I had to be in London in the evening anyway, so there was no point in making the long trek home. I suppose I could have settled down in Starbucks and got on with my articles, but I was too cross to do that.  My eye lighted in the Docklands branch of the Museum of London, and I went there instead. Even that was infuriating: you get the flavour of its politically-correct message from the notice which apologises for having to use the word “black” in its section on slavery.  Why not just set out the facts and trust us to form our own conclusions instead of coating it all with self-exculpatory, holier-than-thou, Blairist grovelling? That apart, the museum was worth seeing, though perhaps not worth going to see unless you are already stuck down the back end of beyond with time to kill.

My father used to take us down there in that short period between 1961, when the highest-ever tonnage was recorded through the docks, and the coming of containerisation at the end of that decade which, coupled with the shift from Empire to Common Market trade, killed off the area. What I remember is the cranes, rows of tall grey structures beside long grey stretches of water, picking up bundles one at a time for manual sorting on the quayside. What has this history and autobiography got to do with electronic disclosure?  Well, for one thing, you don’t come here for undiluted e-disclosure or, at least, you would not come back if that was all there was here. For another, consider this: the Museum showed that a particular kind of business activity developed over centuries, evolving to meet new commercial challenges but remaining in essence the same. Enterprises rose and fell with competition and investment, new docks opened and others went bust, but the business in 1961 was just a much larger version of the business of 1561 with added steam and hydraulics. Within a decade, the whole lot closed down, its infrastructure and working methods entirely overtaken. Your teams of lawyers reading through reams of paper are like gangs of stevedores manhandling goods on the quayside.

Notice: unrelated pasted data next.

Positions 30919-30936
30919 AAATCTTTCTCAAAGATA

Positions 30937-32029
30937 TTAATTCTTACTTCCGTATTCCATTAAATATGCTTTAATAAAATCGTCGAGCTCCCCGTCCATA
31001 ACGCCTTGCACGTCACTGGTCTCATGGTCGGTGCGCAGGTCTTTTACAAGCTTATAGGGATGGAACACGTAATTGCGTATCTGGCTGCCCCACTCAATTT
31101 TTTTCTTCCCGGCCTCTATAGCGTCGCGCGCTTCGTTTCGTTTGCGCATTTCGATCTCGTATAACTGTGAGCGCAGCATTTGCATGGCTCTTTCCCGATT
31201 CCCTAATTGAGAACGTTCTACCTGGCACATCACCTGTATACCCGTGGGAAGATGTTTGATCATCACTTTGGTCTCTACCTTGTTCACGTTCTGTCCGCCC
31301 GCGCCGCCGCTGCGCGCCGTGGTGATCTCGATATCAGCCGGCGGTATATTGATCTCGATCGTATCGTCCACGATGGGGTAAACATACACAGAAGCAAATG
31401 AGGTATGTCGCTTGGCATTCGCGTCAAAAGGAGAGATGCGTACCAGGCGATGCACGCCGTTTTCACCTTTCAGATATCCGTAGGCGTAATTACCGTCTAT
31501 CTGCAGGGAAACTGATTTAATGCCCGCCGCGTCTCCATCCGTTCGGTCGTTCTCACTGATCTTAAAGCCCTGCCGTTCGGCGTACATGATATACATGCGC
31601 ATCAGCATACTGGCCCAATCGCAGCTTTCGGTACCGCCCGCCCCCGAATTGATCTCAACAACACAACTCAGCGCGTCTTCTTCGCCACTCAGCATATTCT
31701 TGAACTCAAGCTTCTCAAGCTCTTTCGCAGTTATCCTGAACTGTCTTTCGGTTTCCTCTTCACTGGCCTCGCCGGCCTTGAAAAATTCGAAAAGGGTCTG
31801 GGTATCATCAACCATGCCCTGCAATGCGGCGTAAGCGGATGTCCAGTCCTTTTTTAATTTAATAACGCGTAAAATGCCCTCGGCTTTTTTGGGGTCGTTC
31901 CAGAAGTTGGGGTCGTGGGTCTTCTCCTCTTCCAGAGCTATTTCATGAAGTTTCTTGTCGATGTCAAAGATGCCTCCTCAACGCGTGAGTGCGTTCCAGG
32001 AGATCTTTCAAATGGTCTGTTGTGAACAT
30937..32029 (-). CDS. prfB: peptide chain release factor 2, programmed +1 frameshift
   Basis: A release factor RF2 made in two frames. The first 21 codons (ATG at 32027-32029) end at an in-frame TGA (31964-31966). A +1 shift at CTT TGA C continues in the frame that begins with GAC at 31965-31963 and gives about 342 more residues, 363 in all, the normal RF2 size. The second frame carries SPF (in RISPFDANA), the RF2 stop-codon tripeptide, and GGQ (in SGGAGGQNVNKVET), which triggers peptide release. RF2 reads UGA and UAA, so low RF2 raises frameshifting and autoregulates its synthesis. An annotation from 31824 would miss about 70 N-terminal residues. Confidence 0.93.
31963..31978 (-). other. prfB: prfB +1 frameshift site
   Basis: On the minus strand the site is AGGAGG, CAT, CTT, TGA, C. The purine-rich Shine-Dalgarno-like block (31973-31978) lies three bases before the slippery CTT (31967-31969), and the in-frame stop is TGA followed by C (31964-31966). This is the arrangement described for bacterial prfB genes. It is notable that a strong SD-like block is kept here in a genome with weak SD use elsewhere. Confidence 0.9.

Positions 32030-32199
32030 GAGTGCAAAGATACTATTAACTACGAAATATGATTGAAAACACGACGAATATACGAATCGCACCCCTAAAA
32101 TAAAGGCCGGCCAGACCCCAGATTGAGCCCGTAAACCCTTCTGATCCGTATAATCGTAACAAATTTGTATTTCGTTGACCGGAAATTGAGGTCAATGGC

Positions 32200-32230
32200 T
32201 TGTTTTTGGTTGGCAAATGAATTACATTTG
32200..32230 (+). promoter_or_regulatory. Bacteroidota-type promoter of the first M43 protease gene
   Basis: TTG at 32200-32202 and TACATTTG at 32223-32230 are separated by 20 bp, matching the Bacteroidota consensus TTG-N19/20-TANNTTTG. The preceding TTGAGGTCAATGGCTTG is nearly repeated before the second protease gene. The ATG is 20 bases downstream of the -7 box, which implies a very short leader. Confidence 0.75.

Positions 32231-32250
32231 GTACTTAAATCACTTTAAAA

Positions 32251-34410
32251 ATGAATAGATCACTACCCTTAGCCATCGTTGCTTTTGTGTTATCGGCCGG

English Heritage do not, alas, allow reproduction of the pictures on their excellent ViewFinder site and I seem to recall some cookie-related oddity which makes linking to it unreliable. If this link does not illustrate what I remember, go to and search for “London Docks”. Then picture a modern container port, and see if you can spot the connection between handling cargo and handling documents.